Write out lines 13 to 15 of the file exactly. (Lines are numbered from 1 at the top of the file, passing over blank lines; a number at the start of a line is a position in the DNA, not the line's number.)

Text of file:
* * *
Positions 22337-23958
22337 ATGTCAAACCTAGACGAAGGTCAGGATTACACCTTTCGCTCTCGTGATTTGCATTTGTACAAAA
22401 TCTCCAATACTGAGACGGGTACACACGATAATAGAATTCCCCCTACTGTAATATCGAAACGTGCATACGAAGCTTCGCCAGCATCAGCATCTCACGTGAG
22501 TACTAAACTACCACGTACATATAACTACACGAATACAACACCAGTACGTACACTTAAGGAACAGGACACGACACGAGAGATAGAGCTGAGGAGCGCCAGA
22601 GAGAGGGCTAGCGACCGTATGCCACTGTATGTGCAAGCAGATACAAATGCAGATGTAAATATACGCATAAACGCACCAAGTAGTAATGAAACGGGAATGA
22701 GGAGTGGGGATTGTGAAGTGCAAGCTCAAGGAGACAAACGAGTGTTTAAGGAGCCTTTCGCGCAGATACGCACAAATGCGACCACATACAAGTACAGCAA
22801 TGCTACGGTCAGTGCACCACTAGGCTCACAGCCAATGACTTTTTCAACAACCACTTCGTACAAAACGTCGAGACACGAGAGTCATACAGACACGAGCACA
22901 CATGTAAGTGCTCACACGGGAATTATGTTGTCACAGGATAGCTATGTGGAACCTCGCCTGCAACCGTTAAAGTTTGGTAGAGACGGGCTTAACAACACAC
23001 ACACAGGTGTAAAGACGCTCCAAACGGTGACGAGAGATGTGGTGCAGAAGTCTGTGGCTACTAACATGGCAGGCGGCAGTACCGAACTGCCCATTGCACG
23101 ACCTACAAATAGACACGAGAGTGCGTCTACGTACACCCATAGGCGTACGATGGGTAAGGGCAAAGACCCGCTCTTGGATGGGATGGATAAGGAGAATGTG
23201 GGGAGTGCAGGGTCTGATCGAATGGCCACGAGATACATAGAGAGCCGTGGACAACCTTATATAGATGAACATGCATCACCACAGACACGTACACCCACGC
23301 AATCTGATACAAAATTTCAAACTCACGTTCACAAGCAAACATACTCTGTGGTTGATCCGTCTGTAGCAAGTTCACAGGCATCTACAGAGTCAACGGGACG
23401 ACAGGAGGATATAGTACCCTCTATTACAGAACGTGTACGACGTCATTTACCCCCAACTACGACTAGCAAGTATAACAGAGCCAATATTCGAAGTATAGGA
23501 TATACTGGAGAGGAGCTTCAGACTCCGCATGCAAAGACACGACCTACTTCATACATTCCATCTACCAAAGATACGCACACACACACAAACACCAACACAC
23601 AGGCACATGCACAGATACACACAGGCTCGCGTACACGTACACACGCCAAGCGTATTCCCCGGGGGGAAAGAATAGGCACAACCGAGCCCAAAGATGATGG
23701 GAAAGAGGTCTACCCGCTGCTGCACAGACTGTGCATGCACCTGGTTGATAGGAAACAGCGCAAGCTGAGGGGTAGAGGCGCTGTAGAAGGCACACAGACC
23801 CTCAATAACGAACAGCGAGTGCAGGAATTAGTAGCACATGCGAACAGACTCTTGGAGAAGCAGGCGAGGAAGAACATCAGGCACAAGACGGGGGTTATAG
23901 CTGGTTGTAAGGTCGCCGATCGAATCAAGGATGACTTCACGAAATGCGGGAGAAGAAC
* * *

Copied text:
23401 ACAGGAGGATATAGTACCCTCTATTACAGAACGTGTACGACGTCATTTACCCCCAACTACGACTAGCAAGTATAACAGAGCCAATATTCGAAGTATAGGA
23501 TATACTGGAGAGGAGCTTCAGACTCCGCATGCAAAGACACGACCTACTTCATACATTCCATCTACCAAAGATACGCACACACACACAAACACCAACACAC
23601 AGGCACATGCACAGATACACACAGGCTCGCGTACACGTACACACGCCAAGCGTATTCCCCGGGGGGAAAGAATAGGCACAACCGAGCCCAAAGATGATGG